In remembrance of Howard Eichenbaum, PBS Professors Michael Hasselmo and Chantal Stern have authored a brief retrospective, published in Science, on his many contributions to psychological research, Boston University, and its faculty and students.

Remembering Howard Eichenbaum’s career prompts the recall of many vivid memories, which is appropriate given Howard’s influential research on declarative memory function. His work elucidated the neural basis of memory organization in the brain. As director of the Center for Memory and Brain and the Laboratory of Cognitive Neurobiology and as Warren Professor in the Department of Psychological and Brain Sciences, all at Boston University, Massachusetts, Howard performed research on the intricacies of memory processing in the hippocampus, a brain structure essential for the memory of episodes. As editor-in-chief of the journal Hippocampus until his passing on 21 July at the age of 69, Howard remained a vital leader in elucidating the role of the hippocampus in cognition and behavior.

Prof. Jean Berko Gleason Receives Roger Brown Award

Published: August 1st, 2017

PBS Prof. Emerita Jean Berko Gleason received the Roger Brown Award at the 14th International Congress of the International Association for the Study of Child Language in Lyon, France. The Department congratulates her on this honor!

PBS Prof. Emerita Jean Berko Gleason receives the Roger Brown Award at the 14th International Congress of the International Association for the Study of Child Language in Lyon, France. Presented by Brian MacWhinney. Background image is a Wug. In order to perform Prof. Berko Gleason’s famous 'Wug Test’ one requires two of them!

PBS Prof. Emerita Jean Berko Gleason receives the Roger Brown Award at the 14th International Congress of the International Association for the Study of Child Language in Lyon, France. Presented by Brian MacWhinney. Background image is a Wug. In order to perform Prof. Berko Gleason’s famous ‘Wug Test’ one requires two of them!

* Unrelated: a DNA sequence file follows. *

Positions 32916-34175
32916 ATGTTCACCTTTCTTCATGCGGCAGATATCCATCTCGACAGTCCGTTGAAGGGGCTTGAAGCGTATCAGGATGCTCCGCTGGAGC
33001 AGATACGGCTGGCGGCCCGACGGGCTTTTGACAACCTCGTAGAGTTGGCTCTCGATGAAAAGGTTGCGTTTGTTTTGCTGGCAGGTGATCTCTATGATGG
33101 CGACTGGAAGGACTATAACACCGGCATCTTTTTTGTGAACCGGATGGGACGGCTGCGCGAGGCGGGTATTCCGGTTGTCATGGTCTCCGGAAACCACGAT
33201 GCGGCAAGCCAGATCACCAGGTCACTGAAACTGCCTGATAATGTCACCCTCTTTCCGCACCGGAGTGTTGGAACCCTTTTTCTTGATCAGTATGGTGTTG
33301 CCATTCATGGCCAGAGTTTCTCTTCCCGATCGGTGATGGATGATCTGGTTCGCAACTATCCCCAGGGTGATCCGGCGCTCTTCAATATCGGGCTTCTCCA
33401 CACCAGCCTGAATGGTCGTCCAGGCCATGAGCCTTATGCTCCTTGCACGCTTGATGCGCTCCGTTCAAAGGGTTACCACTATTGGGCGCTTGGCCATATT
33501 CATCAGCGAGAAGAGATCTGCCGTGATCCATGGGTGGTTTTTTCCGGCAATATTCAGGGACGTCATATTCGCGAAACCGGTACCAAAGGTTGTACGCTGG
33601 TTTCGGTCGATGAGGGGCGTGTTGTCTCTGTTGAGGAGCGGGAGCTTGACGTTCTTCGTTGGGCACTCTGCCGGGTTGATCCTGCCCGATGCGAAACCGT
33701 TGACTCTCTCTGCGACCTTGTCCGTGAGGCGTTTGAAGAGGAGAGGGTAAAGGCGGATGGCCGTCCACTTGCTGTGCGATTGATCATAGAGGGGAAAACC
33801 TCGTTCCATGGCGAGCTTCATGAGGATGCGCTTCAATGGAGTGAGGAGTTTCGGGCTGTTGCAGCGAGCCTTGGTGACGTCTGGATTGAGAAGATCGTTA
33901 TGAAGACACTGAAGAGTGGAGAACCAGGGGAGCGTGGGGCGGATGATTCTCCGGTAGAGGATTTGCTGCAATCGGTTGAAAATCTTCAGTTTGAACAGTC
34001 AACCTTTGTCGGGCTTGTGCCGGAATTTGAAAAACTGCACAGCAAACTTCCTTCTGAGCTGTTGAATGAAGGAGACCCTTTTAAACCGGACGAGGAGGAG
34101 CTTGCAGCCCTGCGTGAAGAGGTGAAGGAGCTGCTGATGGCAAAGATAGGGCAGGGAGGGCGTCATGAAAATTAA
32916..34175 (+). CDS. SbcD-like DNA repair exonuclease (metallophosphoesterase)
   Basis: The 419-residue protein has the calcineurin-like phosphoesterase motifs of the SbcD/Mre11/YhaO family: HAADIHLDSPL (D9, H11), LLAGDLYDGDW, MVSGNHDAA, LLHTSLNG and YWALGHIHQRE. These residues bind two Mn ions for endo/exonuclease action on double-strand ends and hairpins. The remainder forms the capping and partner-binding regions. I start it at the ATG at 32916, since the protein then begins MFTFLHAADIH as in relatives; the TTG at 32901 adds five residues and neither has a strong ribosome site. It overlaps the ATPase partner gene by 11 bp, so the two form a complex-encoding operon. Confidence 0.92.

BU mourns the passing of PBS Professor Howard Eichenbaum

Published: July 25th, 2017

The Department of Psychological and Brain Sciences mourns the sudden passing of Professor Howard Eichenbaum. From the obituary in BU Today:

Howard Eichenbaum, a William Fairfield Warren Distinguished Professor and a College of Arts & Sciences professor of psychological and brain sciences, director of BU’s Center for Memory and Brain and the Laboratory of Cognitive Neurobiology, and an internationally recognized figure in advancing the understanding of the fundamental nature and mechanisms of memory, died in Boston on Friday at age 69, following recent spinal surgery.

Child Cognition Lab & “How the Piloses Evolved Skinny Noses” Making News!

Published: July 11th, 2017

PBS Professor Deborah Kelemen and the Child Cognition Lab recently published How the Piloses Evolved Skinny Noses, a book designed to teach young children about evolution. The book has since received positive attention. Professor Kelemen recently participated in a panel discussion (26 minutes in) with Professor Richard Dawkin’s on BBC Radio 4’s Start the Week, the UK’s largest cultural/arts radio magazine program. Professor Kelemen was also featured on BBC World Service Newshour (46 minutes in).

We congratulate Professor Kelemen and her lab on their excellent work!

Professor Helen Tager-Flusberg Participates in Reddit AMA!

Published: April 19th, 2017

Professor Helen Tager-Flusberg recently took part in a Reddit “Ask Me Anything” session. The extensive Q&A covered a wide range of topics, from how our understanding of autism spectrum disorders has evolved over Dr. Tager-Flusberg’s 40-year career, to how the field may change in the years to come.

Khodadad Distinguished Lecture: The Altruistic Brain

Published: March 23rd, 2017